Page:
causing a rotation of the coil.
Attached to the coil is a small, sealed glass bulb with two contacts at
one end. There's a small ball of liquid mercury in the glass bulb which
closes the circuit between the contacts when it is tipped towards that
direction. The rotation of the coil happens very slowly as the
temperature changes, but once it reaches a certain point, gravity
causes the mercury to roll to the opposite end of the glass bulb all at
once. This achieves a quick on-off transition that minimizes arcing or
The set point was adjusted by simply rotating the bimetallic coil so
that the transition occured at a different temperature. It was an
elegantly simple, very reliable design which became the industry
standard for residental and commercial use for many years. The
environmental dangers of mercury have become more apparent in recent
times. In service, they pose no hazard, but items like this must be
recycled in a mercury specific program, and not disposed of into
Alternatives to using mercury in thermostats involved some other
mechanical design that would provide a "snap-action" transition from on
to off at the desired temperature. Mercury was only appropriate for low
voltage, low current switching. Any line voltage thermostat would use a
mechanical contact closure. An alternative to using bimetallic strips
is a gas filled bellows which expands and contracts in response to
Other companies besides Honeywell used mercury in their thermostats in
both bimetallic and gas bellows designs, but the mercury was still only
used for switching, and not for temperature sensing. Today, solid state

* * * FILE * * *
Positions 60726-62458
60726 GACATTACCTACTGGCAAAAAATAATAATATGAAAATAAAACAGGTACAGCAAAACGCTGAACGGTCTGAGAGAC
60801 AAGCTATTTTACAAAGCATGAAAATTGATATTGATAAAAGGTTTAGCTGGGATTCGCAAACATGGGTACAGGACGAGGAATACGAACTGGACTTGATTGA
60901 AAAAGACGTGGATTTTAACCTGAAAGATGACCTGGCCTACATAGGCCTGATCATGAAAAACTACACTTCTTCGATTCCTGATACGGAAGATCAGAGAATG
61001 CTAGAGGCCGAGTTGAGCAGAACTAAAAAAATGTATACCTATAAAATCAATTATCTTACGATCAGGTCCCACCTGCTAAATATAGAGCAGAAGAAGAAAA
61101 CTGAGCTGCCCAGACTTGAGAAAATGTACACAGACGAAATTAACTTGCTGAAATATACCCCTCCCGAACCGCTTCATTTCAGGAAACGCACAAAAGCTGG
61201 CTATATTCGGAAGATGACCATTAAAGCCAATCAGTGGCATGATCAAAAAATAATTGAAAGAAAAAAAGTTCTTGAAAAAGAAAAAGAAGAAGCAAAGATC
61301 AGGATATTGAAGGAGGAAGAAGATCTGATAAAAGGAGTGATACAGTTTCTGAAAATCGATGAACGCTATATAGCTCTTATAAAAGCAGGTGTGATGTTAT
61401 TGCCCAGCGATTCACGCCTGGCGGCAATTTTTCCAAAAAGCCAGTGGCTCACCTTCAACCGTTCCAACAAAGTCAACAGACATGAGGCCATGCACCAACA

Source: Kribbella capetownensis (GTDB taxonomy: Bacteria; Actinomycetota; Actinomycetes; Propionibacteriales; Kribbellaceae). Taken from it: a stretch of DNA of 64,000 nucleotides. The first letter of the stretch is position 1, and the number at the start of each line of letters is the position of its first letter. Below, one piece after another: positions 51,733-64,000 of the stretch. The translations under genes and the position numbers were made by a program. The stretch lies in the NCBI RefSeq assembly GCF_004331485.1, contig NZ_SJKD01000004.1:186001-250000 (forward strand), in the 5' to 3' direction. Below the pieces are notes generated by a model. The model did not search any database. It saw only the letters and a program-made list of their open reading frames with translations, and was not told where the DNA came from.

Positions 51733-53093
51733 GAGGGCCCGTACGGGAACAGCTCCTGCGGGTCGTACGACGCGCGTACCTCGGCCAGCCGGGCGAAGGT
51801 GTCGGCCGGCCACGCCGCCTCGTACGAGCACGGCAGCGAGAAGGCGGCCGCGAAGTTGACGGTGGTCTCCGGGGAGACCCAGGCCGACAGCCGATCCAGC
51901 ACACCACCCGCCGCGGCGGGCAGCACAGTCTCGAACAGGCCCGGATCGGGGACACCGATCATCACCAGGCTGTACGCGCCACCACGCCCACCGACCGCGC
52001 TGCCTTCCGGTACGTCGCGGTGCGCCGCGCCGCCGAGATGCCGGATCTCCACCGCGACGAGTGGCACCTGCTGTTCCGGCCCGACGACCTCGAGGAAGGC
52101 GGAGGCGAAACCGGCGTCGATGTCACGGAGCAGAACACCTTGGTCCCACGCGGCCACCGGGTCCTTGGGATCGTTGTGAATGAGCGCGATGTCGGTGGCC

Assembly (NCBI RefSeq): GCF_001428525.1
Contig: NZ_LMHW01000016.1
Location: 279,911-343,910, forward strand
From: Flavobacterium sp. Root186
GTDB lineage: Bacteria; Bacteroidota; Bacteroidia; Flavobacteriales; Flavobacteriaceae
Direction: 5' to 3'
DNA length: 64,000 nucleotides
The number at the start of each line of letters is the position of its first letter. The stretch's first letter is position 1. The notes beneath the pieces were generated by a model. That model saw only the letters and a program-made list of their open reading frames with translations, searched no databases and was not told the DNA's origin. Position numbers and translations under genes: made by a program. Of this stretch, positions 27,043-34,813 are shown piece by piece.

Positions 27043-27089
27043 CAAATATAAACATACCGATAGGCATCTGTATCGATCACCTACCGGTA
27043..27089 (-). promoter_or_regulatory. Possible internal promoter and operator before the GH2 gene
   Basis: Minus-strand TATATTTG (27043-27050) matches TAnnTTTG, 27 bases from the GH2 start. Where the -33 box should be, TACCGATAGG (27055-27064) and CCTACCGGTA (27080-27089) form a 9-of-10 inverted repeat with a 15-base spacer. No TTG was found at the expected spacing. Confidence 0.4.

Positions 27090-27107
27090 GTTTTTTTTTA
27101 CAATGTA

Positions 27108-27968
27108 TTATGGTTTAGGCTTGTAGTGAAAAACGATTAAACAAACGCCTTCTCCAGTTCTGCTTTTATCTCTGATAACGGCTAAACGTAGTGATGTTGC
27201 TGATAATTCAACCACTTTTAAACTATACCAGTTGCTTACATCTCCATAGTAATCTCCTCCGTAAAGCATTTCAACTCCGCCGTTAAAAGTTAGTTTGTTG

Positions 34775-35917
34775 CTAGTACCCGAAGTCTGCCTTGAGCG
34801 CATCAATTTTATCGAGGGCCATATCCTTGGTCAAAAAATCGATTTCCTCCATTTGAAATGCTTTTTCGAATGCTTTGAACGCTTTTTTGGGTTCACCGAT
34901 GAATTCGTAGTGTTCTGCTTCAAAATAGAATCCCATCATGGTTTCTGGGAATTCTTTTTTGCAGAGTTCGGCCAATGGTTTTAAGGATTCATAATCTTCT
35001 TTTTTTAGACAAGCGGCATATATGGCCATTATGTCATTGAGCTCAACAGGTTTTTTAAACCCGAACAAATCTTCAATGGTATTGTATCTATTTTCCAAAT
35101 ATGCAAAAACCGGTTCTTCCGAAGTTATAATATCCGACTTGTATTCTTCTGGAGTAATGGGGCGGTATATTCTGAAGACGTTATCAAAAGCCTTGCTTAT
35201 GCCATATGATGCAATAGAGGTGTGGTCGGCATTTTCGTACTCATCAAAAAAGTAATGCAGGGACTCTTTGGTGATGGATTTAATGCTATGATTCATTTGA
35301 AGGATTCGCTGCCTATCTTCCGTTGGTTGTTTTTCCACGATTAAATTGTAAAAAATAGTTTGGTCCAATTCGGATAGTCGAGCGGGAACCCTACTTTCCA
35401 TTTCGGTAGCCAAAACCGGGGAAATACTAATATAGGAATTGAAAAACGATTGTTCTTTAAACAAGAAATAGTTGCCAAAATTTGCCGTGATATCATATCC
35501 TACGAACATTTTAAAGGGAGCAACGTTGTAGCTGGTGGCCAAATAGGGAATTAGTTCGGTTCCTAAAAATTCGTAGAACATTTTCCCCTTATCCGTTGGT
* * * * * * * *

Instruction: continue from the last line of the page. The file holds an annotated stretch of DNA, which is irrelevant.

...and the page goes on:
temperature sensors have made bimetallic and gas bellows designs
obsolete, and other electronic components perform the switching
function instead of mercury.
My reason for mentioning Honeywell thermostats in the first place was
because they're a very common household product that almost everyone's
familiar with. It was an excellent product for it's day (although that
was fifty years ago).
Haven't the dangers or mercury been known for a long time? There is the
Mad Hatter in Alice in Wonderland. Hatters were mad because they were
exposed to mercury vapor in making hats and suffered neurological damage.
The direct exposure to mercury, yes. But people did not think about
what happened when products containing mercury were thrown in the
trash. Mercury pollution from landfills and incinerators is now known
to be a significant problem and only recently have mercury specific
recycling programs been implemented.
My father used mercury when making fillings for teeth. I think I
expressed interest, or maybe he knew it would be interesting, so he
gave me maybe 4 cubic centimeters of it when I was 6, but I have to
admit, I've never found a use for it (except watching it). I think I
got another 4cc when he died 2 years later. I'm 59 now, and have
moved about 6 times, but the mercury has only had to move 4 times in
all these years. I keep saving it for a special occasion. Like
repairing mercury switches, but it was easier to buy another switch,
or use the ones built into car trunk and hood lights.